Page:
Argentina’s ‘Tiger King,’ Jorge Alberto Semino claimed that the lions were heavily trained, domesticated and accustomed to human contact (video en Spanish, opens in new window), which is why they appeared complacent enough to pet and pose for photo ops.
Amazingly no one was seriously hurt at the zoo in its 36 years of operation, aside from one employee of 25-years who was lightly bitten by a tiger on the ankle (video in Spanish, opens in new window).
The zoo’s owner conceded that the conditions weren’t ideal but added the animals are too domesticated to be released into the wild.
Nevertheless, after years of complaints, the government permanently shut down the zoo in 2020 and Semino was hit with criminal charges for animal mistreatment.
Unfortunately, just like with Buenos Aires’ old zoo, the closing didn’t mean a better life for the animals and many remain on the property. Without any income, they are left neglected and it is presumed many have died.
In 2021, a beloved elephant named Sharima died at the Luján zoo, halfway through her expected lifespan.
Since the zoo’s closure, empathic neighbors come to feed the remaining animals through the fence.
The situation highlights Argentina’s struggle in granting animals human rights (as happened with Sandra the orangutang in 2019) and the harsh logistical and economic reality of shuttering zoos without a contingency plan in place.
➡ To visit a zoo that won’t put you in danger of having your limbs bitten off, check out the lone remaining zoo in the Buenos Aires metro area, Temaiken Zoo (Now ‘Temaiken BioPark’ because apparently ‘zoo’ is a taboo word now.)
Is Luján a Worthwhile Destination?
Luján doesn’t draw as much tourism as it used to but it still receives a million and a half tourists per year, mostly religious pilgrims.
Aside from the basilica (which doesn’t really seem to be a huge draw for many international tourists) a big attraction was the now-shuttered zoo, where visitors risked getting mauled by a lion for the ‘Gram.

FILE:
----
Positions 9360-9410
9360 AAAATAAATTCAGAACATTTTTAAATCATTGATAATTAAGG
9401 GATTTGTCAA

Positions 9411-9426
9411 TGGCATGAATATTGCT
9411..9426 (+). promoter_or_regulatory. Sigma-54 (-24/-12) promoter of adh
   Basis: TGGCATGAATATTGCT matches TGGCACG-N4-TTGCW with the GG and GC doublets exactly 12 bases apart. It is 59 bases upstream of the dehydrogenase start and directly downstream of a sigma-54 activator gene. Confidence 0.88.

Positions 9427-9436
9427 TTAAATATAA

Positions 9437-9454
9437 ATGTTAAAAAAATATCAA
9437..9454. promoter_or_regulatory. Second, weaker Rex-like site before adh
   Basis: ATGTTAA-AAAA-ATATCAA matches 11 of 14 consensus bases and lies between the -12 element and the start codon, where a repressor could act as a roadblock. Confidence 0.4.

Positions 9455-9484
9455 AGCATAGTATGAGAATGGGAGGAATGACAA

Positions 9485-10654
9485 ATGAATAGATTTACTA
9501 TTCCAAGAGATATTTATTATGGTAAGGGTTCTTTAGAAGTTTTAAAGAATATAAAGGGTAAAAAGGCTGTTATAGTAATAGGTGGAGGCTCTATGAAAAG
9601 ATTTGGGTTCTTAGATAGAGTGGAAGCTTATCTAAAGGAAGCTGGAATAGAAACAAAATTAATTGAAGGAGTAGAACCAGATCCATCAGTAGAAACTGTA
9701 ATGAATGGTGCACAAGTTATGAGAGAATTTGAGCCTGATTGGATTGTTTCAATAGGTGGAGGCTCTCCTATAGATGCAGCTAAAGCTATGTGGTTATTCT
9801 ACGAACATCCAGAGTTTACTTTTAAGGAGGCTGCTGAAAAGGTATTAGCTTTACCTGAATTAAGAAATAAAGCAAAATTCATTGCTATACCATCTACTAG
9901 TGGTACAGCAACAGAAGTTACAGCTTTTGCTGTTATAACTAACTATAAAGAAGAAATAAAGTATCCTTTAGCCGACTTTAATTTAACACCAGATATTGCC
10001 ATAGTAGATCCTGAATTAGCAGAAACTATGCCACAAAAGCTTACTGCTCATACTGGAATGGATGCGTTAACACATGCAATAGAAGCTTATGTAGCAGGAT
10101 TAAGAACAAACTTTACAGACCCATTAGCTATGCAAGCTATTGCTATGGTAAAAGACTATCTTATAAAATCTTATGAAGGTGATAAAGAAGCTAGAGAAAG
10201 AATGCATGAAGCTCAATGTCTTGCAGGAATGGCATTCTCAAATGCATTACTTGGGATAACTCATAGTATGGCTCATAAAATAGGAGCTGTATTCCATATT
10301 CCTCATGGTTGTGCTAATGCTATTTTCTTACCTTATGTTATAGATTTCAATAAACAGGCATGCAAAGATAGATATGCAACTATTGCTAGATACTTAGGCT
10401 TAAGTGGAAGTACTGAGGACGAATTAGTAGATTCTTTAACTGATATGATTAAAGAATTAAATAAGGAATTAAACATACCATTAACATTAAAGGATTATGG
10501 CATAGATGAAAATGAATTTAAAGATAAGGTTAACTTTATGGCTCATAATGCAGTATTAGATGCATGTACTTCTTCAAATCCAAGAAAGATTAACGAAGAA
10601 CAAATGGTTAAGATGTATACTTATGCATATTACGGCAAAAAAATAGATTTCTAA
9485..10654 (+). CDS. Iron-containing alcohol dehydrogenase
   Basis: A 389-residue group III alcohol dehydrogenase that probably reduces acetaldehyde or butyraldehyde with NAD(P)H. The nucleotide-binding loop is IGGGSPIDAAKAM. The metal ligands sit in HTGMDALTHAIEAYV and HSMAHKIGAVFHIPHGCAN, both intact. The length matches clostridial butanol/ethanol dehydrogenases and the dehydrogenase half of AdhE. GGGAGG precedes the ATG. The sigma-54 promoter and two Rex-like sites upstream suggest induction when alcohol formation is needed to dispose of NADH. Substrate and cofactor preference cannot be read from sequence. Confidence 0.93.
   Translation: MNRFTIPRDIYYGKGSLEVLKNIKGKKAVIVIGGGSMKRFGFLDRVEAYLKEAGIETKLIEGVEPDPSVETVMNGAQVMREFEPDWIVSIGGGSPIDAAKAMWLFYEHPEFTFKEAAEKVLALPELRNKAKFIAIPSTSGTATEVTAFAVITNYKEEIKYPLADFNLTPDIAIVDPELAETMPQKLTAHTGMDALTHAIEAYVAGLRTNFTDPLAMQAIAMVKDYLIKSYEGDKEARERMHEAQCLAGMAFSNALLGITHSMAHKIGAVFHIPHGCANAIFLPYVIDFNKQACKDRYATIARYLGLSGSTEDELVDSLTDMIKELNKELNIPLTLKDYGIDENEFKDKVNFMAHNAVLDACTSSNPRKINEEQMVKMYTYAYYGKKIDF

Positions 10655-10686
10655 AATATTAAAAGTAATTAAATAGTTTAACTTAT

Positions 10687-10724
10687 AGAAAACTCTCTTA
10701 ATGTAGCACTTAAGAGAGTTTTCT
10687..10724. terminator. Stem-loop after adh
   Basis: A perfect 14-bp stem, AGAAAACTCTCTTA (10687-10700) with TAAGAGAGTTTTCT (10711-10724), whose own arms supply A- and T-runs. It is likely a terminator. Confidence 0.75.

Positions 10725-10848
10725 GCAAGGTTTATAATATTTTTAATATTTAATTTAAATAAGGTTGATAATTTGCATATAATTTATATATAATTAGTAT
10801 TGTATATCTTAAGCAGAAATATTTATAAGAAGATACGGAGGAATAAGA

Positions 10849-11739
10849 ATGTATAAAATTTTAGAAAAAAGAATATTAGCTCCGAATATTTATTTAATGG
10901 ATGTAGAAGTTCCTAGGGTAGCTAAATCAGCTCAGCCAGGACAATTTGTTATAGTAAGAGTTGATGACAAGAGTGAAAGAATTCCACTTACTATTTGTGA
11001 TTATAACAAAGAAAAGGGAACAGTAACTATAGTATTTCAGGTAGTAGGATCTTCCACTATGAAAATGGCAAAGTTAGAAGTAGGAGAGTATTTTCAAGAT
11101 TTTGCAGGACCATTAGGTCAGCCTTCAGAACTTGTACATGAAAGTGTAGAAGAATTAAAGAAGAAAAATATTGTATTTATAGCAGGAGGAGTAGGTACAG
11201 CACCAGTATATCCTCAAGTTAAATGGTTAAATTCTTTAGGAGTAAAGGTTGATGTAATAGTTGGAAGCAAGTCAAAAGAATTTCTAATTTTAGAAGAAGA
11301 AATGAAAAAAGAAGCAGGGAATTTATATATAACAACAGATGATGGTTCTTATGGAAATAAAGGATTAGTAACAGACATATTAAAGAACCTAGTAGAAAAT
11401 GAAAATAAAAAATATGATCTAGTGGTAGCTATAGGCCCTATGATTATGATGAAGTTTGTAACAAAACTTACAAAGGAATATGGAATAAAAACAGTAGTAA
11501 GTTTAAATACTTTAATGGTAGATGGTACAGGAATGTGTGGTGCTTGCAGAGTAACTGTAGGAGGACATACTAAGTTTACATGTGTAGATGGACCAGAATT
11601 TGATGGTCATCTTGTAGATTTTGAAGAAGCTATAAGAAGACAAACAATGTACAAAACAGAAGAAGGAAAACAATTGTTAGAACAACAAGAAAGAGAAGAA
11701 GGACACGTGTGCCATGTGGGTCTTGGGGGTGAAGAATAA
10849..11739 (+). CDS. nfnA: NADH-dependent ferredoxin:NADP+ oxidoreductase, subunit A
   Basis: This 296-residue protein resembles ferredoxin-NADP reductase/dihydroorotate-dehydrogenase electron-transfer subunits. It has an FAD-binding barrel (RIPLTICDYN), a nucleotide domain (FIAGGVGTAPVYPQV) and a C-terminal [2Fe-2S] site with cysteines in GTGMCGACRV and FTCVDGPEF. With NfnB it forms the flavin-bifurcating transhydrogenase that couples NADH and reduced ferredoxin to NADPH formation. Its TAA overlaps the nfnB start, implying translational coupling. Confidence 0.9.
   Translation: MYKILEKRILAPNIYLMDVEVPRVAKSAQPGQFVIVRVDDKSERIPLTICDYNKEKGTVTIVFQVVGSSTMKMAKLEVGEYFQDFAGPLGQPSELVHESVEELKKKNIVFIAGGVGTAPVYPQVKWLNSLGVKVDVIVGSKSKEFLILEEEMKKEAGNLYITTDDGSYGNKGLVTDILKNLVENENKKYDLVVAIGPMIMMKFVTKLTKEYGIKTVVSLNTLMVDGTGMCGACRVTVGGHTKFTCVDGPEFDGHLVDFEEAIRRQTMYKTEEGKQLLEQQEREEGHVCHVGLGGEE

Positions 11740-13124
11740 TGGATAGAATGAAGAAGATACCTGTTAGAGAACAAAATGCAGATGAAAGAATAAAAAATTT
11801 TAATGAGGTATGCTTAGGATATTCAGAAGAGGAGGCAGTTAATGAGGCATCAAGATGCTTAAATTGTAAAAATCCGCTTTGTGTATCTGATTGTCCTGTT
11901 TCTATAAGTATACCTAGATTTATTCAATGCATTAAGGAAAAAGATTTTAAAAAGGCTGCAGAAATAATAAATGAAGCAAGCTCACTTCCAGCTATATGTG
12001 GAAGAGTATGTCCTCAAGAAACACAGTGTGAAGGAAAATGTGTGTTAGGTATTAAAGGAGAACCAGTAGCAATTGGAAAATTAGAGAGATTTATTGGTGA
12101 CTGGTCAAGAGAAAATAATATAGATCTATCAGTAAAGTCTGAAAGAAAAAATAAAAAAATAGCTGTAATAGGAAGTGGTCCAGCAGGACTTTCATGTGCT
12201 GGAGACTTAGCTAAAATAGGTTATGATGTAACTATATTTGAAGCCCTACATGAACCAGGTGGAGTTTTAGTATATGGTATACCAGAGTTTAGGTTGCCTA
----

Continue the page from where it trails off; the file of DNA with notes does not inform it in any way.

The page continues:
For visitors who have seen the town previously, Lady Luján, like many other towns in the province of Buenos Aires, has let herself go a bit.
The riverfront area is unkempt and there are friendly stray dogs running amuck through the central square and even resting inside the basilica.
Nevertheless it’s one of the most important cities in the country’s history and serves as an agricultural and industrial hub for the pampas.
If wandering the Buenos Aires province, Luján is a worthwhile stop for urban adventurers to see the basilica, the surrounding plaza, outdoor market and museums to learn about early provincial life.
Aside from the faithful, an overnight stay in Luján would be overkill for the average tourist.
Those with their own wheels will find it worthwhile to check out some of the smaller characteristically pampa towns in the surrounding district such as Carlos Keen, Cortínez, Olivera, Open Door, Torres, and Villa Flandria for a peaceful, small town overnight stay.
Restaurants in Luján
For a heavenly meal that’s worth a pilgrimage, L’eau Vive is the holy grail of restaurants in Luján.
It’s a bit of a trek outside of the city center, but where else in Luján can you find French food served by international Carmelite nuns? Go on a nice day to enjoy the lovely outdoor seating area.
For those who prefer grilled meat, La Cholula is a parilla set in a rustic country setting. This is one of the most popular places in town for Argentine specialties like asado.
For old-world charm and mouth-watering steaks or pastas, Restaurante 1800 has the ambiance of an antique food store and serves up Argentine specialities at reasonable prices. A reservation is recommended.
While Luján may be known for its religious significance, a less pious side comes out after dark.
The town is a popular stop for motorcycle riders and rockers alike. The town gave birth to the legendary rock and blues musician, Pappo who remains popular almost 20 years after his death.
There’s also a thriving folkoríco scene so a local peña (folkloric dance party) shouldn’t be too hard to find.
For a lively night out in Luján, head a few blocks east of the river toward Plaza Colón along San Martín street.